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Biobazaar: The Open Source Revolution and Biotechnologyby Janet Hope
Synopses & Reviews
Fighting disease, combating hunger, preserving the balance of life on Earth: the future of biotechnological innovation may well be the future of our planet itself. And yet the vexed state of intellectual property law — a proliferation of ever more complex rights governing research and development — is complicating this future. At a similar point in the development of information technology, "open source" software revolutionized the field, simultaneously encouraging innovation and transforming markets. The question that Janet Hope explores in Biobazaar is: can the open source approach do for biotechnology what it has done for information technology? Her book is the first sustained and systematic inquiry into the application of open source principles to the life sciences.
The appeal of the open source approach — famously likened to a "bazaar," in contrast to the more traditional "cathedral" style of technology development — lies in its safeguarding of community access to proprietary tools without discouraging valuable commercial participation. Traversing disciplinary boundaries, Hope presents a careful analysis of intellectual property-related challenges confronting the biotechnology industry and then paints a detailed picture of "open source biotechnology" as a possible solution. With insights drawn from interviews with Nobel Prize-winning scientists and leaders of the free and open source software movement — as well as company executives, international policymakers, licensing experts, and industry analysts — her book suggests that open source biotechnology is both desirable and broadly feasible — and, in many ways, merely awaiting its moment.
"Australian biologist and lawyer Hope challenges the 'commercialization of life sciences research over the final quarter of the last century' in this rigorous, closely reasoned book. Referencing Thomas Kuhn's groundbreaking volume, The Structure of Scientific Revolutions, Hope takes a hard look at intellectual property law, which currently protects monopolistic corporations' right to inflate prices for 'life-saving drugs or life-sustaining new crops.' Sensing 'a paradigm shift in the values underpinning life sciences research,' Hope seeks to readdress these policies by applying the model of open-source software to the biotech field. She finds a keen analogy in the Microsoft-Linux conflict, which ultimately broke Microsoft's monopoly and allowed market forces to operate unhindered, ultimately lifting all ships, and devotes an entire chapter to open source licensing which would end 'proprietary exclusivity' while maintaining the principles of intellectual property (permitting use or distribution 'for free or for a fee-without having to pay royalties to the licensor'). While the plan seems a stretch-necessitating international agreement to revise existing treaties-Hope is optimistic, providing a provocative, highly intelligent and practical argument on a hot topic; though it's no easy read, policy wonks and scientists will find much to appreciate." Publishers Weekly (Copyright Reed Business Information, Inc.)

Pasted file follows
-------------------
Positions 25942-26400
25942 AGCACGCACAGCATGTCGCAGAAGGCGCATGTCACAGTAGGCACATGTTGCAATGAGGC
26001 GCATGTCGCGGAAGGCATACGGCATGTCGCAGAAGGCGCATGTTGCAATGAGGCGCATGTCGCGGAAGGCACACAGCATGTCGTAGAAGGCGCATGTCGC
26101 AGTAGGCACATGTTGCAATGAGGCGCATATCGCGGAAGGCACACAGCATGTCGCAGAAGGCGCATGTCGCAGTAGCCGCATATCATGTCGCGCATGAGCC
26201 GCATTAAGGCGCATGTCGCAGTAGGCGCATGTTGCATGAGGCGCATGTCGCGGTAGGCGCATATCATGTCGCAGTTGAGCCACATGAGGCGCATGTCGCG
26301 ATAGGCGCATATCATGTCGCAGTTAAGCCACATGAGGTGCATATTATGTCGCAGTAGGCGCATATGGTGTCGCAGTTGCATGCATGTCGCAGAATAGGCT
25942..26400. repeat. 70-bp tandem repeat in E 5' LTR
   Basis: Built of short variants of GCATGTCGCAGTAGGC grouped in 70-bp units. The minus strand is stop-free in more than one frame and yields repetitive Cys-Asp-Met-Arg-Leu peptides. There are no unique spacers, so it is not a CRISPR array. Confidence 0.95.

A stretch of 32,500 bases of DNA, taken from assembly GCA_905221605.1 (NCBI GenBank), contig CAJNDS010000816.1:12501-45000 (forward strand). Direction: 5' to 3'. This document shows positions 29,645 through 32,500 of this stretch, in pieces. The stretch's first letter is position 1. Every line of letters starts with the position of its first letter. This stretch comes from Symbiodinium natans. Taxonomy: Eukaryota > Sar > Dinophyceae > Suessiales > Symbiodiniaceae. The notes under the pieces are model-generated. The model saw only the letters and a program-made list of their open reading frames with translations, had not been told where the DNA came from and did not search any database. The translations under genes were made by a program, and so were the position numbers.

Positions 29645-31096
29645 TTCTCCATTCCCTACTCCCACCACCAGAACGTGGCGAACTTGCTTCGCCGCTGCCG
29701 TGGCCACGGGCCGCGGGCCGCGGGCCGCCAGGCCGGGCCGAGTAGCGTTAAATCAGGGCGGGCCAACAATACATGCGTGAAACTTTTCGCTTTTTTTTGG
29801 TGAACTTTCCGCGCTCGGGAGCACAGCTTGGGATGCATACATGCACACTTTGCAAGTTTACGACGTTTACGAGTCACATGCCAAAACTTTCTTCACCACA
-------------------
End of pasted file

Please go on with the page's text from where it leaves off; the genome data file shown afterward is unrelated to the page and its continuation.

Can the open source approach do for biotechnology what it has done for information technology? Hope's book is the first sustained and systematic inquiry into the application of open source principles to the life sciences. Traversing disciplinary boundaries, she presents a careful analysis of intellectual property-related challenges confronting the biotechnology industry and then paints a detailed picture of "open source biotechnology" as a possible solution.
Finalist, 2008 Independent Publisher Book Awards, Science Category
About the Author
Janet Hope has published in the fields of constitutional, criminal, administrative, environmental, human rights, intellectual property law, and biotechnology regulation. She is a member of the Australian National University Center for Governance of Knowledge and Development.
Table of Contents
List of Abbreviations
1. An Irresistible Analogy
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Computers and Internet » Software Engineering » Open Source